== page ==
FIG. 4 illustrates an aspect of an embodiment of the method of the present invention comprising N. tobacum seedlings growing in 0.5ŚMSS nutrient medium in the first screening wherein (A) shows two seedlings from EMS-treated seeds growing in medium containing 4 mM lysine and 4 mM threonine, and (B) shows the seedlings from EMS-treated seeds growing in medium containing no lysine and threonine.

FIG. 5 illustrates an aspect of an embodiment of the method of the present invention comprising new lines of N. tobacum seedlings growing in petri dishes containing MS medium containing 3 mM lysine and 3 mM threonine, wherein the dish at the top is parent line K326, the plate at the right is new line 120BW, a high threonine producer, and the plate at the left is the F1 progeny of K326 and 120BW.

FIG. 6 illustrates an aspect of an embodiment of the method of the present invention comprising a sterile M1 plant with a threonine concentration 150 times that of the parent control.

FIG. 7 illustrates an aspect of an embodiment of the method of the present invention comprising a chimeric M1 plant with an alteration in leaf morphology.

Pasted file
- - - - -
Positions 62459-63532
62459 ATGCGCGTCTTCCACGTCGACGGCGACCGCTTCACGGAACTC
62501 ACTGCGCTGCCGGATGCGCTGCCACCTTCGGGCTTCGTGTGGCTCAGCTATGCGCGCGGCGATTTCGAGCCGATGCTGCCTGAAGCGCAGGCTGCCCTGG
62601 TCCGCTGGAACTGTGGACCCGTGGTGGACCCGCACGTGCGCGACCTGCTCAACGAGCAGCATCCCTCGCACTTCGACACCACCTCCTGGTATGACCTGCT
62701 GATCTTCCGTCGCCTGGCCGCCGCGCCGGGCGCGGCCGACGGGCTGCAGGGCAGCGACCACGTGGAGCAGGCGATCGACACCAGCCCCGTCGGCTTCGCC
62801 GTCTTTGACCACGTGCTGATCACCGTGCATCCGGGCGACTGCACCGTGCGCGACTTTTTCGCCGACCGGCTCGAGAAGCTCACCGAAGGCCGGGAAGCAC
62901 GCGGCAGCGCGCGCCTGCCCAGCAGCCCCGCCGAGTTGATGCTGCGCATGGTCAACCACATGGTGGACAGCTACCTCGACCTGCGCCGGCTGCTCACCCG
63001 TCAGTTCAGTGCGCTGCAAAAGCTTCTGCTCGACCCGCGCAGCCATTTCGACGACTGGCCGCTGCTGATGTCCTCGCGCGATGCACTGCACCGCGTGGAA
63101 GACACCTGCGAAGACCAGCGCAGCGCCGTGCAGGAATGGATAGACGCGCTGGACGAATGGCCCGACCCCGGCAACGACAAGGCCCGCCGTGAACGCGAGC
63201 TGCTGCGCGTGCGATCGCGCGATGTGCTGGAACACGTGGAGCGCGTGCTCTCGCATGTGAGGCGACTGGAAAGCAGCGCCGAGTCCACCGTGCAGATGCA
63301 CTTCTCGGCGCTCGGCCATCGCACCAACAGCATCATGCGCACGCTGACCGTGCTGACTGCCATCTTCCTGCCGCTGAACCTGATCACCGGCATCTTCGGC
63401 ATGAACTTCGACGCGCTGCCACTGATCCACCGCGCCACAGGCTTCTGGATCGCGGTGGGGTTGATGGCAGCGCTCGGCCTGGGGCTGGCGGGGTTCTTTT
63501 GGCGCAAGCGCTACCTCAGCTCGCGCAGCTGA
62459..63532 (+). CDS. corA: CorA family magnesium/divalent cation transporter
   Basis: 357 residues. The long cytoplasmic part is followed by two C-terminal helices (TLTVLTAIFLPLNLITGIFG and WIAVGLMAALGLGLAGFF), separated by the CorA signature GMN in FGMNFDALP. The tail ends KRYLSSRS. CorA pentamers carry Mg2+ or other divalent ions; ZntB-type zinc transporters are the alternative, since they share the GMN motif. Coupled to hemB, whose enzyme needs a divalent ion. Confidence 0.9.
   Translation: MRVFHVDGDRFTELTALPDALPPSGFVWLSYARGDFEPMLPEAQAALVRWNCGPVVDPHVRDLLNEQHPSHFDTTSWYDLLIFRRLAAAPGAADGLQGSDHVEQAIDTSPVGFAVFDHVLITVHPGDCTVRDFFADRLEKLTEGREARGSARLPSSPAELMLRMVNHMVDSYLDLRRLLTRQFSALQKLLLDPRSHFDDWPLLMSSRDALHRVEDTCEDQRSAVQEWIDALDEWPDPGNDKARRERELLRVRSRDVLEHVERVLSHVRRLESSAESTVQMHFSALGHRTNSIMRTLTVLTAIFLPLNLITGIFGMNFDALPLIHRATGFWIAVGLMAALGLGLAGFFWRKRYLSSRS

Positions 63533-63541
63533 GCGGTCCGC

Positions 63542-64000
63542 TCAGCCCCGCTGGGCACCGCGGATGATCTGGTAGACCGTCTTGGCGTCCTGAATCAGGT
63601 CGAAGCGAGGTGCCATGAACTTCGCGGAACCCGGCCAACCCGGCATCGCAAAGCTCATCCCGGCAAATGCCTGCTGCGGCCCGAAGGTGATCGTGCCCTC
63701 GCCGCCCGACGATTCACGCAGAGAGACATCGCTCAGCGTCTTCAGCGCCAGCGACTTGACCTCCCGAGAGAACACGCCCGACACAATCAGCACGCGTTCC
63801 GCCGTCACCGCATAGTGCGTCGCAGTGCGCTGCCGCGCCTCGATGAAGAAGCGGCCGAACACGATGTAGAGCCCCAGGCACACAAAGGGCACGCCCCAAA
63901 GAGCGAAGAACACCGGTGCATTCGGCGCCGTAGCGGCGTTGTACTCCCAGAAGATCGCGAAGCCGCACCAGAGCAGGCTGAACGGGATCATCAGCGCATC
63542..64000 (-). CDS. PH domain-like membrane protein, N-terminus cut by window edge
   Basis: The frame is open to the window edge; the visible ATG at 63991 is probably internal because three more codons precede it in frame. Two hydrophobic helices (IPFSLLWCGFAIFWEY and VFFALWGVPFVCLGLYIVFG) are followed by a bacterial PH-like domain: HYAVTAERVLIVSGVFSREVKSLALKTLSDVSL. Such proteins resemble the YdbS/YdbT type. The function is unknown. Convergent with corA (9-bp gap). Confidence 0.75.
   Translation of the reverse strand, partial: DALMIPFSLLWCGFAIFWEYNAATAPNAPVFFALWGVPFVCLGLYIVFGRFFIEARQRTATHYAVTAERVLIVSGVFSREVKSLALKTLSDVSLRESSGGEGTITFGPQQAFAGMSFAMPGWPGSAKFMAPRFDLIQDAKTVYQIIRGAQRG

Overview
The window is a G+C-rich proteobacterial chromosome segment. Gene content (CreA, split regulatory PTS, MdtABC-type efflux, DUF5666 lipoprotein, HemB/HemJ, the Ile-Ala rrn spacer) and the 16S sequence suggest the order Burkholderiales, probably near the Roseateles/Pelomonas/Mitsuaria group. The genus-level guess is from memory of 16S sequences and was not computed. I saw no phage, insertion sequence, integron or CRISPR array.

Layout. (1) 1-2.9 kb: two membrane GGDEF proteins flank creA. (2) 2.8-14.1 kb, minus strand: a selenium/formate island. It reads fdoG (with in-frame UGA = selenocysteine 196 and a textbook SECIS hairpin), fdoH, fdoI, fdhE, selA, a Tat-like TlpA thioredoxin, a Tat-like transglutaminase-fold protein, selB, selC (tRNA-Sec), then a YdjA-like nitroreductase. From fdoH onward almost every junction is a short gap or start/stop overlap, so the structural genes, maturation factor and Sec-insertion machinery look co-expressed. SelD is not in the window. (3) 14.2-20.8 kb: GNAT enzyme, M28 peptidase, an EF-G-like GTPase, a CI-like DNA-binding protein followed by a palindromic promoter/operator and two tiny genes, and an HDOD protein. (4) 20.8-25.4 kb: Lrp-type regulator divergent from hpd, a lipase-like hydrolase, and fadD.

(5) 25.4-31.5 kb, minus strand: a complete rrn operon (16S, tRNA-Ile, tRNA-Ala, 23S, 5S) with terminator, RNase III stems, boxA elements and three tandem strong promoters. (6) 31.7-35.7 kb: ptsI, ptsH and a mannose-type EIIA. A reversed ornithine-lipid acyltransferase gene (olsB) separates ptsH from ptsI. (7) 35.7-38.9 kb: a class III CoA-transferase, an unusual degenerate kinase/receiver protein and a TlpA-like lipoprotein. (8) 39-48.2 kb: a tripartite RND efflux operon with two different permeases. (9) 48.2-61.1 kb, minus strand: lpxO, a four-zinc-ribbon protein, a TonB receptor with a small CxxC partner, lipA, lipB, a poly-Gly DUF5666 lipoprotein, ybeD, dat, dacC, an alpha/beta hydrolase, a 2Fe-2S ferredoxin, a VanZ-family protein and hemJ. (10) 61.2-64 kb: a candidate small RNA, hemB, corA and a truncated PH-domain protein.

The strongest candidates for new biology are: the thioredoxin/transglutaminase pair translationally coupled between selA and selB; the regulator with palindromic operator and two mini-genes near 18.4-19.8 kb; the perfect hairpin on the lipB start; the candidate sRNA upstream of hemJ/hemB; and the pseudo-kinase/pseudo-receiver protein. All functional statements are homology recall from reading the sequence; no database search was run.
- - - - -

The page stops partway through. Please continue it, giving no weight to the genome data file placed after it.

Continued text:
DETAILED DESCRIPTION

The present invention comprises a method for plant mutagenesis that includes a selection step at the M1 chimeric stage. For example, in one aspect, the present invention comprises selection of plants comprising resistance to lysine/threonine induced-inhibition of amino acid synthesis. The M1 chimeric plant comprises a subpopulation of cells resistant to the selection agents lysine and threonine; these cells confer viability to the entire plant when the plant is grown in the presence of elevated lysine and threonine. The present invention eliminates the growth of a large population of the M1 plants for production of M2 seeds and, thereby, substantially reduces the number of progeny that must be screened at the M2 stage, thus resulting in a cost-effective plant breeding program suitable for large plants, or plants comprising complex genomes, such as tobacco. The present invention has been used to produce N. tobacum lines comprising a significantly increased amino acid content, and specifically, a significant increase in threonine. These new N. tobacum lines are valuable for making tobacco blends having improved taste and aroma.